Twelve years later, Austin was good to Phil Dalhausser and Nick Lucena again.
They won the AVP Austin on Sunday, beating Trevor Crabb and Sean Rosenthal 21-12, 21-19 in the final. On May 1, 2005, Dalhausser and Nick won their very first event together in Austin. Four thousand, four hundred and three days later, they did again. This time, Dalhausser notched his 51st AVP win, while Lucena won his eighth.
Earlier, April Ross and Whitney Pavlik came out of the losers bracket and revenged an earlier loss to Kim DiCello and Emily Stockman 14-21, 21-16, 15-11 to win the women’s gold medal.
The weather caused delays Saturday, but Sunday the Texas faithful packed the stadium. The fans saw Dalhausser and Lucena, who skipped FIVB Rio, go through without losing a set.
“Once we saw this on the schedule, we’re playing Austin, 100 percent,” Dalhausser said. “I don’t care if it’s a five-star the same weekend, we’re playing. I’m glad we’re not regretting our decision, because we’re leaving here with a W.”
In 2005, they were a promising qualifier team, but now are one of the most feared teams in the sport. One of their opponents in the final, Crabb, was 15 years old during the AVP Austin 2005 event, playing high school volleyball at famed Punahou high school in Honolulu.
After dominating set one with Dalhausser’s block and Lucena’s speedy defense, Crabb and Rosenthal steadied out to stay with Dalhausser and Lucena in set two.
At 16-15, Dalhausser had a block, Lucena put a ball through the Crabb block in what Crabb thought was an open hand tip, and Lucena had a dig and transition to put his team up 19-15.
At the 20-16 freeze, where points are only scored old-school, only when serving, some of the best volleyball in the tournament was played, with players making tremendous scramble plays. Crabb and Rosenthal closed the gap to 20-19 before Dalhausser put the ball away off the Crabb block on their fifth match point.
NBC Sports’ Dain Blanton asked Lucena about the freeze rule.
“It’s a trick question, Dain,” Lucena said. “I’m glad we won, if we would have lost that match I would have said that I can’t stand that rule. It’s different, the world hasn’t caught up to the rule yet, we’re trying that on the AVP, and it’s caused some exciting points like in that last game, so I think it’s a benefit for today’s game for sure.”
In the men’s semifinals, Dalhausser and Lucena beat Billy Allen and Stafford Slick 21-17, 21-16, while Crabb and Rosenthal ousted Jeremy Casebeer and John Mayer 20-22, 21-19, 15-10.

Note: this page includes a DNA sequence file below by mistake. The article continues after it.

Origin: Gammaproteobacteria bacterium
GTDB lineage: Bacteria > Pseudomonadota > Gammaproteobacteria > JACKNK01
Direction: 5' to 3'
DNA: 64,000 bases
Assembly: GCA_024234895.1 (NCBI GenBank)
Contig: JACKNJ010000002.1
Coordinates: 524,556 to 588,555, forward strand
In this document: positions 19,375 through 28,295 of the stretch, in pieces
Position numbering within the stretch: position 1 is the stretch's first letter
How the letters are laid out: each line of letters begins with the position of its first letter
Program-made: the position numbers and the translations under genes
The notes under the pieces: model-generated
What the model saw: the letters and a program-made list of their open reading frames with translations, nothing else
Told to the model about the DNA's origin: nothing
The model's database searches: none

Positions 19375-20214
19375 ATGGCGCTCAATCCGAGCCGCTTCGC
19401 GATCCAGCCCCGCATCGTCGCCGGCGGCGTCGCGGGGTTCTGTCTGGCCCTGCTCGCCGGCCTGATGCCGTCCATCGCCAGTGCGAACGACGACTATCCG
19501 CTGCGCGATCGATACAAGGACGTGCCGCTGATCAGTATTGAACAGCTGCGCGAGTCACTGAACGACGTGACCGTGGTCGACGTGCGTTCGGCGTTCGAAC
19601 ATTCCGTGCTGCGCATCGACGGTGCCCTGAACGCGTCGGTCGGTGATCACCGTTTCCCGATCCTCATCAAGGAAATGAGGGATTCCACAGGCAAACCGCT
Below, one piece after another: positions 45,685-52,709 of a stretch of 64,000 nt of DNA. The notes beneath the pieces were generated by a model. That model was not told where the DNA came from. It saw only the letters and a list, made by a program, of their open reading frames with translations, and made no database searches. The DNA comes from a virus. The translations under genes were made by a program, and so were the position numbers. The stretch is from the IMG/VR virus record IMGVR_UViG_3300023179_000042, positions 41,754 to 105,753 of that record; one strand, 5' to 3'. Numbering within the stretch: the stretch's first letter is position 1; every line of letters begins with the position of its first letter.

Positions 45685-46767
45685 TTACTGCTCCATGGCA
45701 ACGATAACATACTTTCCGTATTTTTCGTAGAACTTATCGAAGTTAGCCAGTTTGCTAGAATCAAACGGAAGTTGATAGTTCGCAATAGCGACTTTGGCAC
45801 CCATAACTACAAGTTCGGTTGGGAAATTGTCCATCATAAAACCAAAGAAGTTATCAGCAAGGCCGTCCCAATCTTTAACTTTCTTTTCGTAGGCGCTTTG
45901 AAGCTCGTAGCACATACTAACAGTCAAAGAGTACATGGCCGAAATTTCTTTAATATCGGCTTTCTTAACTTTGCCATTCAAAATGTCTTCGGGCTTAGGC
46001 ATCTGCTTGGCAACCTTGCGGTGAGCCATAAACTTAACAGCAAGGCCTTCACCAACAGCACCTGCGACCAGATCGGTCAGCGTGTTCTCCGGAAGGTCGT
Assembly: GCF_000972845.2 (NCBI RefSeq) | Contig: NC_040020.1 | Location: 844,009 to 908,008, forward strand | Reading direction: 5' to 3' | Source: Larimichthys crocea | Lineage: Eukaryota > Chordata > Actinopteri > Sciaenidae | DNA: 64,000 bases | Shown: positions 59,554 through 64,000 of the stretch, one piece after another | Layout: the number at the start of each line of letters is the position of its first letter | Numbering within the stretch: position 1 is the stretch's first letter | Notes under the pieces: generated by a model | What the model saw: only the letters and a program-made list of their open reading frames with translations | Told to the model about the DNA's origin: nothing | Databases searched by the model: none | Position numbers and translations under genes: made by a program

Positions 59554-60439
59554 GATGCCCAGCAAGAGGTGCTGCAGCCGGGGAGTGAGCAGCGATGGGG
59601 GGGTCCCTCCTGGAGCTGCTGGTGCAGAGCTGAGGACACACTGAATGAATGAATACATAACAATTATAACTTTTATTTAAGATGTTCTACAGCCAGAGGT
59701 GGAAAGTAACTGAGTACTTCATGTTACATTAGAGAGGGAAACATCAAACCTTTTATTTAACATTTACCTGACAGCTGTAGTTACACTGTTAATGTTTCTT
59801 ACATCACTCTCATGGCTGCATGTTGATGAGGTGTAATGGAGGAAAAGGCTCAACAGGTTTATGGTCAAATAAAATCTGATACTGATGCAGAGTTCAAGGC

While the men’s winners had a routine battle to the title, the women’s side was anything but.
Second-seeded Ross and Pavlik lost in the winner’s bracket quarterfinals to third-seeded Kim DiCello and Emily Stockman in a 21-13, 17-21, 15-13 battle and dropped to the contender’s bracket. Once there, they battled fifth-seeded Jen Fopma and Kelly Reeves in another three-setter, 21-18, 19-21, 15-8. Their semifinal win against fourth-seeded Angela Bensend and Geena Urango was a 21-11, 21-15 affair that set up a rematch with DiCello and Stockman.
DiCello and Stockman beat Amanda Dowdy and Irene Hester Pollock 21-13, 17-21, 15-13 in the semifinals.
The first two sets of the final were lopsided affairs, split 14-21, 21-16. In the third game, Ross and Pavlik jumped off to a 4-1 lead on tough Ross serving. At 7-4, a Pavlik high line shot missed its mark, and tough Stockman serves that created transition opportunities tied it at 7-7. A diving DiCello retrieved a short pokey to go up 8-7.
After a Ross dig and transition to turn the score in their favor, Pavlik soft blocked a ball and put away a trouble set deep middle to take an 11-9 lead. An overset by DiCello from off the net gave Ross and Pavlik their first match point at 14-11.
The one match point was all Ross needed, jump floating deep middle for an untouched ace to put the punctuation mark on the title.
“This one ranks really high up there,” said Ross, whose Olympics partner Kerri Walsh Jennings won’t play in the AVP. “It’s been a couple tough weeks partner-wise, so I feel like I’m out here with something to prove, and I want to win every tournament.”
“The set up looks amazing and people here in Austin know how to do beach volleyball. They hang here all day with their coolers, bring their own seats, and bring the fire traveling between the action in the outer courts and stadium courts.”